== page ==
not say as I've done all as I should do here below."
"But, Dixon," said Ellinor, "you
know who did this—this—"
"Guilty o' murder," said he.
"That's what they called it. Murder! And that it never were, choose who did it."
"My poor, poor father did it. I
am going up to London this afternoon—I am going to see the judge, and tell him
"Don't you demean yourself to
that fellow, missy. It's him as left you in the lurch as soon as sorrow and
shame came nigh you."
He looked up at her now for the
first time; but she went on as if she had not noticed those wist, weary eyes.
"Yes; I shall go to him. I know
who it is, and I am resolved. After all he may be better than a stranger for
real help; and I shall never remember any—any thing else when I think of you,
good, faithful friend."
"He looks but a wizened old
fellow in his gray wig. I should hardly ha' known him. I gave him a look as much
as to say, 'I could tell tales o' you, my lord judge, if I chose.' I don't know
if he heeded me though. I suppose it were for a sign of old acquaintance that he
said he'd recommend me to mercy. But I'd sooner have death nor mercy, by long
odds. Yon man out there says mercy means Botany Bay. It would be like killing me
by inches, that would, It would. I'd liefer go straight to Heaven than live on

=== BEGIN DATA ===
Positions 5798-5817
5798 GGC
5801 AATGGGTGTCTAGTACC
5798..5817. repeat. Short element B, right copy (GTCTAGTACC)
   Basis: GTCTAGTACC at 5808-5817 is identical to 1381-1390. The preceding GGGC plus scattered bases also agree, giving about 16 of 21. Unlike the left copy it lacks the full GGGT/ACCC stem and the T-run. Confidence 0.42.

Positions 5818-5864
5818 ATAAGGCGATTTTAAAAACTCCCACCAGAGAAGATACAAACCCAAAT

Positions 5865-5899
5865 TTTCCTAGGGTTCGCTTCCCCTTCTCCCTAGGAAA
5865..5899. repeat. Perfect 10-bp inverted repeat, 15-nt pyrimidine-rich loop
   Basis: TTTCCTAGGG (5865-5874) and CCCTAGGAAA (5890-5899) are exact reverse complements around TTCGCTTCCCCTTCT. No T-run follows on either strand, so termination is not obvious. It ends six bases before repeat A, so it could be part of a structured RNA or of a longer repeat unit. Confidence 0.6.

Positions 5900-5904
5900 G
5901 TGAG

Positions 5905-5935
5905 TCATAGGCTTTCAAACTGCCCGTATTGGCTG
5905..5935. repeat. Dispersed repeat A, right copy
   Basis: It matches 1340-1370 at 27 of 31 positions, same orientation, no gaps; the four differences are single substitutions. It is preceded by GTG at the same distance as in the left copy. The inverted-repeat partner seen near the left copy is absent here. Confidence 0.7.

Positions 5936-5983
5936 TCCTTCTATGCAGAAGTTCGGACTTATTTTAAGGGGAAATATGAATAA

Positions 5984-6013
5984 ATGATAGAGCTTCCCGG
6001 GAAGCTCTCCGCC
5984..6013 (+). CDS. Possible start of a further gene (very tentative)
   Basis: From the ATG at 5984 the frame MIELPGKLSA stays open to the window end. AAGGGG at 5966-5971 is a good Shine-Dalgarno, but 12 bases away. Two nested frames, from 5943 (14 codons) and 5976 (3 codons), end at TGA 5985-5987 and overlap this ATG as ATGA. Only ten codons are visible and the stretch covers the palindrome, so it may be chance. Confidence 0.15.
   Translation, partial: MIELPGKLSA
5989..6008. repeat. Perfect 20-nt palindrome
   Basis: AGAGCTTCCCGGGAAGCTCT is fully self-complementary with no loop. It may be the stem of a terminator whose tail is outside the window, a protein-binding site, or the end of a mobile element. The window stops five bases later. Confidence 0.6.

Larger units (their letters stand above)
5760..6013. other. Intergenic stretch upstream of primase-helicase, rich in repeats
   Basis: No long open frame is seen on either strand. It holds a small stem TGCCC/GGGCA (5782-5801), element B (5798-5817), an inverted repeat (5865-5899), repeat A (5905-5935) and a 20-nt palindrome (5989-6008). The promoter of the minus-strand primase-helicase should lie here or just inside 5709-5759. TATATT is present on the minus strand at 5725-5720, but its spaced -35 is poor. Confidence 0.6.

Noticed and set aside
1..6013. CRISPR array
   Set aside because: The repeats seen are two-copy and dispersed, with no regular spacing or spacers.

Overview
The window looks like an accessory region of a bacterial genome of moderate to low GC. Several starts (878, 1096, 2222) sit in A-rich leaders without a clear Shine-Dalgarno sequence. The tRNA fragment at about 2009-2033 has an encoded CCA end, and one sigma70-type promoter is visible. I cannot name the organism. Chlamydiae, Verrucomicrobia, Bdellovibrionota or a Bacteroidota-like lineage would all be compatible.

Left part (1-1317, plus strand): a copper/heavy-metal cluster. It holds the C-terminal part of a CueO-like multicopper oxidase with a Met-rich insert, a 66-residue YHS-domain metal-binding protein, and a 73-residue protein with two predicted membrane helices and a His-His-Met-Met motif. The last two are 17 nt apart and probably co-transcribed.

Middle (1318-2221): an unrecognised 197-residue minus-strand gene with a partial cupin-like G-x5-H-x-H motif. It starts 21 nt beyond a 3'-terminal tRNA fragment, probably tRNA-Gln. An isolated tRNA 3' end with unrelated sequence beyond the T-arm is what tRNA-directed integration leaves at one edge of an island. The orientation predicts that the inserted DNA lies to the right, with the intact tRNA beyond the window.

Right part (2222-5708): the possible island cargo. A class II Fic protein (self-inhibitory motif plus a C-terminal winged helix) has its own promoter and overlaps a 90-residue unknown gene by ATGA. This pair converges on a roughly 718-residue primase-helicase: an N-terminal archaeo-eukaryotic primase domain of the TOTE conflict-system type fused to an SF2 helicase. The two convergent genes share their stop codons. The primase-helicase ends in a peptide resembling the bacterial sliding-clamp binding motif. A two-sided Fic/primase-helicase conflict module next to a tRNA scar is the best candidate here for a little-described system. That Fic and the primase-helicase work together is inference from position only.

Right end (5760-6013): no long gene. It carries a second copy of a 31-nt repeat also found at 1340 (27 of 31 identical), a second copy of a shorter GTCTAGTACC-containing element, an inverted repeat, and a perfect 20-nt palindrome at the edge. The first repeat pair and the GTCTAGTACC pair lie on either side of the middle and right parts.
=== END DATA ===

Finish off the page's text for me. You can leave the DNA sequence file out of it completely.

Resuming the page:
among the black folk."
He began to shake again; this
idea of transportation, from its very mysteriousness, was more terrifying to him
than death. He kept on saying, plaintively, "Missy, you'll never let them send
me to Botany Bay—I could not stand that."
"No, no!" said she. "You shall
come out of this prison, and go home with me to East Chester—I promise you, you
shall. I promise you. I don't yet quite know how, but trust in my promise. Don't
fret about Botany Bay. If you go there, I go too—I am so sure you will not go.
And you know if you have done any thing against the law in concealing that fatal
night's work, I did too; and if you are to be punished, I will be punished too.
But I feel sure it will be right—I mean as right as any thing can be, with the
recollection of that time present to us, as it must always be." She almost spoke
these last words to herself. They sat on, hand in hand, for a few minutes more
"I thought you'd come to me. I
knowed you were far away in foreign parts. But I used to pray to God. 'Dear Lord
God!' I need to say, 'let me see her again.' I told the chaplain as I'd begin to
pray for repentance—at after I'd done praying that I might see you once again;
for it just seemed to take all my strength to say those words as I have named.
And I thought as how God knew what sees in my heart better than I could tell
Him. How I was main and sorry for all as I'd ever done wrong; I allays were, at
after it was done; but I thought as no one could know how bitter-keen I wanted
to see you."
Again they sank into silence.
Ellinor felt as if she would fain be away and active in procuring his release;
but she also perceived how precious her presence was to him, and she did not
like to leave him a moment before the time allowed for. His voice had changed to
a weak piping old man's quaver, and between the times of his talking he seemed
to relapse into a dreamy state; but through it all he held her hand tight, as
though afraid that she would leave him.
So the hour elapsed, with no more
spoken words than those above. From time to time